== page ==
# Lesson video

In progress...

Hi there, welcome to this lesson.

For this lesson we will be looking at two types of triangles and they are scalene triangles and isosceles triangles, but before we start, my name is Miss Darwish, and what I'd like you to do is just take yourself to a nice, quiet place so we can begin the lesson.

Hi, there, so for today's lesson we are going to be comparing and classifying isosceles and scalene triangles.

So the agenda for today is as follows.

We are going to be recapping triangles and then we're going to be looking at isosceles triangles followed by scalene triangles.

And then at the end of course there will be a quiz for you to do.

So you will need, for today, just a pencil, something to write with, and something to write on.

So if you want to go and get those items and we can start.

Okay, properties of triangles.

What do you know about triangles? Quickly have a think.

I'm going to give you six seconds to have a think.

What do you know about triangles? Okay, triangles have three straight sides of course and triangles have three vertices.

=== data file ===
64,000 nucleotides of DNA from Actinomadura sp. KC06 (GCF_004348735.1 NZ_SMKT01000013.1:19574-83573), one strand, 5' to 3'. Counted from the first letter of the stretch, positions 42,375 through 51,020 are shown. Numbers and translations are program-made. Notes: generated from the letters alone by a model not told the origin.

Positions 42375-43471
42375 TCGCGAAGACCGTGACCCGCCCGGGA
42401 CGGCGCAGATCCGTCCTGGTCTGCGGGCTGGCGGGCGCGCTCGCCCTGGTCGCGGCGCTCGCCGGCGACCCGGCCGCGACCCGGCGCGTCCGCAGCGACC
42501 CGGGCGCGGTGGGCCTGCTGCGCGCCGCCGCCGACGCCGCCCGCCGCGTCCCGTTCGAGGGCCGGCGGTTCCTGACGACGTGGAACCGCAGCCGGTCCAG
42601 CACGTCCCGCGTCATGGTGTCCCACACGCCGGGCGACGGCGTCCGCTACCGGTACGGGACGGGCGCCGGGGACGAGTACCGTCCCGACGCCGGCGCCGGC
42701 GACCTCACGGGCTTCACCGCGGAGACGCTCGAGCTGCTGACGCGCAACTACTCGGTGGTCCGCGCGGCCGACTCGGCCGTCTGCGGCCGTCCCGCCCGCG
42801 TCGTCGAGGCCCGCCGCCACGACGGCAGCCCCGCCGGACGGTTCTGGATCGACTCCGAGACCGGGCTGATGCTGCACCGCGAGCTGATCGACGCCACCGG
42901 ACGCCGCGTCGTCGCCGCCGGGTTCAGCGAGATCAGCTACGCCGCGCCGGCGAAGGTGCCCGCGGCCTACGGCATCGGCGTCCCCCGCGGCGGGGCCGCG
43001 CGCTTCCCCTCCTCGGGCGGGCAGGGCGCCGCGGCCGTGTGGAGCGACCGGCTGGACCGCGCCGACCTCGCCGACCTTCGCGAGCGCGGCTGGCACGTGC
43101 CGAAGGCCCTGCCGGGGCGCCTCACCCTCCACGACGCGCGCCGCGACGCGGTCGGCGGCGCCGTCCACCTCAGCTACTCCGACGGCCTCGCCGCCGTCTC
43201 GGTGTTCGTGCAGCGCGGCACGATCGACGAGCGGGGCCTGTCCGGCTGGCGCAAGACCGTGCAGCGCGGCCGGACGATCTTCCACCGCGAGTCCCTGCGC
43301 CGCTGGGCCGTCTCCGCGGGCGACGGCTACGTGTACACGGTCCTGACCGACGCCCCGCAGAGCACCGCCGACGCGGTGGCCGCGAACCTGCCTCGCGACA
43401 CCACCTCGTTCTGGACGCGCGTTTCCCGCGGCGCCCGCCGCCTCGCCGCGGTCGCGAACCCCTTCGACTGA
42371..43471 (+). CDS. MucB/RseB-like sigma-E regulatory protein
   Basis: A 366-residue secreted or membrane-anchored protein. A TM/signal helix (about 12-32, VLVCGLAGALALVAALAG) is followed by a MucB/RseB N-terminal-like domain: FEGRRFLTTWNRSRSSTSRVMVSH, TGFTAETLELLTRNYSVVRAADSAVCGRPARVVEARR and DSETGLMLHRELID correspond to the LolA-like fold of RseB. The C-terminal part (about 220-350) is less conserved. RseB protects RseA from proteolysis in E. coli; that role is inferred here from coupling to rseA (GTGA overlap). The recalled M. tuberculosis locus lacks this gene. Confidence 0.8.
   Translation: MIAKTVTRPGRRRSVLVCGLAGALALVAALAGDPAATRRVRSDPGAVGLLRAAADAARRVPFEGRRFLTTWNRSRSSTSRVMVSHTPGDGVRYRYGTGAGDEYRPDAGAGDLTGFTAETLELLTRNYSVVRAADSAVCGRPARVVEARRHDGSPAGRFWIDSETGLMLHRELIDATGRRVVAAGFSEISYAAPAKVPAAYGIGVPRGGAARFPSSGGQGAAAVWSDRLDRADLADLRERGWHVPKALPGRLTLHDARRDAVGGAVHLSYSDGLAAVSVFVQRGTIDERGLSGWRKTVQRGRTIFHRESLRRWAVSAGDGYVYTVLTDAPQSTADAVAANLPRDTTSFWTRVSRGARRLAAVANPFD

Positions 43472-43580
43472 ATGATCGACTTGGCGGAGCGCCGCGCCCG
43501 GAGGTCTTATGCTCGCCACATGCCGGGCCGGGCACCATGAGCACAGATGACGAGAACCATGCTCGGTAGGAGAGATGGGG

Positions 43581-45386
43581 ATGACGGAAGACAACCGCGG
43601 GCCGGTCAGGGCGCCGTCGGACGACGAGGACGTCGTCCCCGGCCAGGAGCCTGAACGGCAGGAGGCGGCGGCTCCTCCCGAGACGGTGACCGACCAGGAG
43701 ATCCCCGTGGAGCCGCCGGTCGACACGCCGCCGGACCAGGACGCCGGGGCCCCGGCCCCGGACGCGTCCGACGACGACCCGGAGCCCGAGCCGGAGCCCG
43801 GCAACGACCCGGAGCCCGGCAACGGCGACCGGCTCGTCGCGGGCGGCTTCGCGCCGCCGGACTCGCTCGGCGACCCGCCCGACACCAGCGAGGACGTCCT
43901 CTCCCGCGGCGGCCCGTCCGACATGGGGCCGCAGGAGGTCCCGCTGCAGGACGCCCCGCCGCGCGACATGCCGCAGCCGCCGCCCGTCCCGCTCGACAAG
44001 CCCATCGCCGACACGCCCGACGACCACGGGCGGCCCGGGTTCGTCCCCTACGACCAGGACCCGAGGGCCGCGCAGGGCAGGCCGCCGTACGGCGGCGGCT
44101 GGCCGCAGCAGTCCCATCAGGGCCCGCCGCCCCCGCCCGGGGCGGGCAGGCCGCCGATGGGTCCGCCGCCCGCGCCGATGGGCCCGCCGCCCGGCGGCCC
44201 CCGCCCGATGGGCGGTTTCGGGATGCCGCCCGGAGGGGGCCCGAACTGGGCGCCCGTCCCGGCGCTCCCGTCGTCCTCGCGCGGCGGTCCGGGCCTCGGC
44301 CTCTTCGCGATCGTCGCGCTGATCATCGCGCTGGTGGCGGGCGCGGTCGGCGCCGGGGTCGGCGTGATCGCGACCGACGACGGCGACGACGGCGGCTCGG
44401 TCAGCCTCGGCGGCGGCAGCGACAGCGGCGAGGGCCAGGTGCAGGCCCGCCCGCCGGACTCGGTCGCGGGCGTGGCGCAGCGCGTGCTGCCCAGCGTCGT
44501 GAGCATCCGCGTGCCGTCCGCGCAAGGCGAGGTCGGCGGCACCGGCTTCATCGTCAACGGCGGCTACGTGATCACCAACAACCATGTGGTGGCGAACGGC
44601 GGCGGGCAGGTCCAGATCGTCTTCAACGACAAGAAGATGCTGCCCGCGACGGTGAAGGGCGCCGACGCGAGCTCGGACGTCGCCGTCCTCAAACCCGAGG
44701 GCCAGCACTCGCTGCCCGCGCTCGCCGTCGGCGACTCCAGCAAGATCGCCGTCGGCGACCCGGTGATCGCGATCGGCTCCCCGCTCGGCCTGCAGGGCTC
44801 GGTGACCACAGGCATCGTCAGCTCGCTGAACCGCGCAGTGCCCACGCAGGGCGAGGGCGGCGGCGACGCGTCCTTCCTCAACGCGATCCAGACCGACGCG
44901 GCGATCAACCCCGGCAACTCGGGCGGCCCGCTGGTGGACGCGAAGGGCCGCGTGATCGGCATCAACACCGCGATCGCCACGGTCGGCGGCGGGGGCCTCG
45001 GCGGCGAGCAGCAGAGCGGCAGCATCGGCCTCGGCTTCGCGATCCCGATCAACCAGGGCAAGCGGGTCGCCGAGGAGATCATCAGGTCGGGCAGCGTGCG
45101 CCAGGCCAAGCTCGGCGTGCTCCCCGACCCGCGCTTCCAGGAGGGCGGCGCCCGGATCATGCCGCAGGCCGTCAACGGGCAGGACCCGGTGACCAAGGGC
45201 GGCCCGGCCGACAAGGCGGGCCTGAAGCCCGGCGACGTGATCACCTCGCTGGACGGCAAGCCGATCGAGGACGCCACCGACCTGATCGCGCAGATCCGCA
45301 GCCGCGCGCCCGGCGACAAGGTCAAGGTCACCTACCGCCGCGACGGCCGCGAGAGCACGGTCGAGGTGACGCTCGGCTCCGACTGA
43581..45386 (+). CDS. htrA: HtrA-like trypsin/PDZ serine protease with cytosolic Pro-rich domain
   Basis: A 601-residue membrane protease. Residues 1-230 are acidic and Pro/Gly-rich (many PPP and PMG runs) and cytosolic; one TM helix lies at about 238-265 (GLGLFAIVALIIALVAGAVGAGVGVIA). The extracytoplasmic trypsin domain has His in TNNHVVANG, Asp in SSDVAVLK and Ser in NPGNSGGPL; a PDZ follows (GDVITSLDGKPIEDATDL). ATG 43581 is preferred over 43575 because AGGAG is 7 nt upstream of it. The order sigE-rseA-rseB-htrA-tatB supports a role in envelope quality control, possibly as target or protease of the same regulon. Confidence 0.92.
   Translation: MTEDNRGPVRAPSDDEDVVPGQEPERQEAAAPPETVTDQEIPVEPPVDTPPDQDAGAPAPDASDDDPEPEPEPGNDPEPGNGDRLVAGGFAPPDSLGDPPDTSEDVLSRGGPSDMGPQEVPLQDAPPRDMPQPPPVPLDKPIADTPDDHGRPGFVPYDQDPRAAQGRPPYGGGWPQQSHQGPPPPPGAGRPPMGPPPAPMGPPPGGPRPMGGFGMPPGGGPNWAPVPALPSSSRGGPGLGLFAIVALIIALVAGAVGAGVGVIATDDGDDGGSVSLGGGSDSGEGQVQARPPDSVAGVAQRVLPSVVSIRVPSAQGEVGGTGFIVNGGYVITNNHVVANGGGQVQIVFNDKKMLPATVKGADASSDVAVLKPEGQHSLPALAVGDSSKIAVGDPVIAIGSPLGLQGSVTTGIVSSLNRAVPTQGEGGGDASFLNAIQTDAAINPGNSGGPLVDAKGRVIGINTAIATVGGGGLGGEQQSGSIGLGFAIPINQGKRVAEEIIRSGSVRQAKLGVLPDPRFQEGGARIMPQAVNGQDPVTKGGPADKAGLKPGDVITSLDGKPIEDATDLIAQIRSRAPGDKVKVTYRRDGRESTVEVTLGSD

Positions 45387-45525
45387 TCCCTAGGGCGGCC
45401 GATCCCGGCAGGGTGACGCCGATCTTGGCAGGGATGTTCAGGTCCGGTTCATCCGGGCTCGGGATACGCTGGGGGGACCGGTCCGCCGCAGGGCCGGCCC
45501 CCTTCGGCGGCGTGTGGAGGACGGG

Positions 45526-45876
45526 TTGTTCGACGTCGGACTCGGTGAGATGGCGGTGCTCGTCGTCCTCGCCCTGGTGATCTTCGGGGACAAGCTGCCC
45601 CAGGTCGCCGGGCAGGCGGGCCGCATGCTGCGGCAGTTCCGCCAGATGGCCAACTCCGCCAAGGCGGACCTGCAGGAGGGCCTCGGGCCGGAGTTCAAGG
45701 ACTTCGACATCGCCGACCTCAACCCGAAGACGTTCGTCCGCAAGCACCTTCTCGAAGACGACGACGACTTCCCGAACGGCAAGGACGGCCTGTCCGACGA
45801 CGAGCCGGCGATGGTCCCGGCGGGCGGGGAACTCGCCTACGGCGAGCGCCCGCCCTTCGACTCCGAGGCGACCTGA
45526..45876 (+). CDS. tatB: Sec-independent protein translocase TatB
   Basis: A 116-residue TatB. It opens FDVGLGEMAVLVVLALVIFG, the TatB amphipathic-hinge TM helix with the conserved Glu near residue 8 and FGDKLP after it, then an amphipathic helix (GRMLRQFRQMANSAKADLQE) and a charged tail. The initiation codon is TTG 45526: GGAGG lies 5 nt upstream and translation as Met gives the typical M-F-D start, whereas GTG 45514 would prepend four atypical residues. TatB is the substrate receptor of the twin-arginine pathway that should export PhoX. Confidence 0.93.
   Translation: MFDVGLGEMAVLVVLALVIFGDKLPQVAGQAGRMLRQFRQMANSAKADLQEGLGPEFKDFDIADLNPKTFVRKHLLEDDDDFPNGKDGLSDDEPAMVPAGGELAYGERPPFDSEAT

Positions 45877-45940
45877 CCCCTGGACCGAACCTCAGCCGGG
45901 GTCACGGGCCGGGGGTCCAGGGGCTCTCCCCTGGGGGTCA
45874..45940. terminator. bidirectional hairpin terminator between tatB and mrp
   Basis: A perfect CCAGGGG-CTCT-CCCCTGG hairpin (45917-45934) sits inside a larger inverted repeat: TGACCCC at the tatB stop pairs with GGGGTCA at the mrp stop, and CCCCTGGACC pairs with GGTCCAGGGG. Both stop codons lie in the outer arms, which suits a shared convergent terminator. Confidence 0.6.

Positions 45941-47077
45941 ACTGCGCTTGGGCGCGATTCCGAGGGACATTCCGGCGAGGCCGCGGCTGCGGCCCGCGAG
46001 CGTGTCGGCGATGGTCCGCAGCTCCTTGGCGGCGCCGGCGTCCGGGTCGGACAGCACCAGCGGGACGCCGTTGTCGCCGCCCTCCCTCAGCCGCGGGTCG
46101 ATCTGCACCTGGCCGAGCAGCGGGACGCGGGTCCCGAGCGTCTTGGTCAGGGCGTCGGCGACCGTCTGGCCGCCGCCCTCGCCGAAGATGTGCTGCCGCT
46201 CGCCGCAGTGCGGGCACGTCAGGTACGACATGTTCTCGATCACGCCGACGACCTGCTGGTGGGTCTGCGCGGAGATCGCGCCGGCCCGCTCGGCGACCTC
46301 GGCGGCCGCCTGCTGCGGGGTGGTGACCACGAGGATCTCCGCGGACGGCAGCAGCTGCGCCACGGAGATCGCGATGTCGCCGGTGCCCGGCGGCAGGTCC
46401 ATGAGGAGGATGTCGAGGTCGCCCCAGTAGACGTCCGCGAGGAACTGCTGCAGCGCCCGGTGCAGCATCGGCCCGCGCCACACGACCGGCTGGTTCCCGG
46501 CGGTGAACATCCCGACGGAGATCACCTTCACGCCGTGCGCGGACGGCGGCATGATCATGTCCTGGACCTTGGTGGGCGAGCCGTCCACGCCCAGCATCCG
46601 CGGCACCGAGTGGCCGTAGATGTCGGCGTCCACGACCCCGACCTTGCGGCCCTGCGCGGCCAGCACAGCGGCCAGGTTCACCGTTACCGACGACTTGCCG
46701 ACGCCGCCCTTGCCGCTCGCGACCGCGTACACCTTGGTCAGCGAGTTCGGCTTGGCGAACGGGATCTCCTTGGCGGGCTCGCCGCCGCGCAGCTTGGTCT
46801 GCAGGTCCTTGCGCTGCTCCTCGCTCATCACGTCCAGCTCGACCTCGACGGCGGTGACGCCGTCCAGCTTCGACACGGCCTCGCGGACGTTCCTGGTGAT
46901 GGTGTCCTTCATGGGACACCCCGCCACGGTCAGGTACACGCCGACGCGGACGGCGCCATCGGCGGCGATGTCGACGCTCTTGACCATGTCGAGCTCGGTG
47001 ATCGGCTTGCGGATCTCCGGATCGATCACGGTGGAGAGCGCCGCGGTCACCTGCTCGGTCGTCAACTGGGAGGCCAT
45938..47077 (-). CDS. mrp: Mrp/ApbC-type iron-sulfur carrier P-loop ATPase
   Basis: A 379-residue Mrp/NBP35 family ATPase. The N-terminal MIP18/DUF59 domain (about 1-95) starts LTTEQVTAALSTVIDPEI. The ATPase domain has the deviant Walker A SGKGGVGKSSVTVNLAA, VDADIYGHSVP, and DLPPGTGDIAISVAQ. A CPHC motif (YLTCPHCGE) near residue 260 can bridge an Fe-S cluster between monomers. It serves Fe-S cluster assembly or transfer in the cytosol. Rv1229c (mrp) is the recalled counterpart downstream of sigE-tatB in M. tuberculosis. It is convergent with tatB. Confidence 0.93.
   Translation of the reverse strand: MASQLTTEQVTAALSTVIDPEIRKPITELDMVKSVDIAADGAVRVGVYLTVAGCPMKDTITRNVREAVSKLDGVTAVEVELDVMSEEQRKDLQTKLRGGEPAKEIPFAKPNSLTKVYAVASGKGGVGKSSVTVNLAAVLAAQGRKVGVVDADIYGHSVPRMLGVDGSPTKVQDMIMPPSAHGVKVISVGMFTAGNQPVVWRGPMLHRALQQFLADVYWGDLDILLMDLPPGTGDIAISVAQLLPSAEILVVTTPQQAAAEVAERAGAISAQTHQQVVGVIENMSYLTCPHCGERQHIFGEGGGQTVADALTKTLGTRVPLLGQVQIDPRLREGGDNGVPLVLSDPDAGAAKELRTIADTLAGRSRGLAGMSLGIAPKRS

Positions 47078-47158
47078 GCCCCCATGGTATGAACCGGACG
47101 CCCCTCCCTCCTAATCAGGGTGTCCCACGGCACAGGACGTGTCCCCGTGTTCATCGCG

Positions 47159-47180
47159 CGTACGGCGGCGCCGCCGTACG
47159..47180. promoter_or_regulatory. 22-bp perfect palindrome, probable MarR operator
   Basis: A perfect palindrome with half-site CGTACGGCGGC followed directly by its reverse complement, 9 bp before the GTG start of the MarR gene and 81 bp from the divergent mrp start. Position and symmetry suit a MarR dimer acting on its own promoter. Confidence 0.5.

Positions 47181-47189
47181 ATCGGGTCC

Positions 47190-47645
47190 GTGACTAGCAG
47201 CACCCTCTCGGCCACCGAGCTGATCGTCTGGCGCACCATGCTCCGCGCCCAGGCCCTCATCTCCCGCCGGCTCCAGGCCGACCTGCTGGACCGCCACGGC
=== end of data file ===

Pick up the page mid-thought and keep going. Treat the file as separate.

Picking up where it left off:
Well done if you said that.

Now, what about the angles of triangles? What do you know about the angles of a triangle? The three angles in a triangle of course add up to 180 degrees.

Well done if you said that.

Okay, here is a triangle.

What do you notice about this triangle? What do you notice about the angles? Each angle is 60 degrees, and because all three angles are 60 degrees, this triangle is called an equilateral triangle.

And if we were to measure the sides, they would all be equal.

And if we were to measure with a protractor the angles, they are all equal.

And because the sides and the angles are equal to each other this is an equilateral triangle.

Okay, here is a different triangle.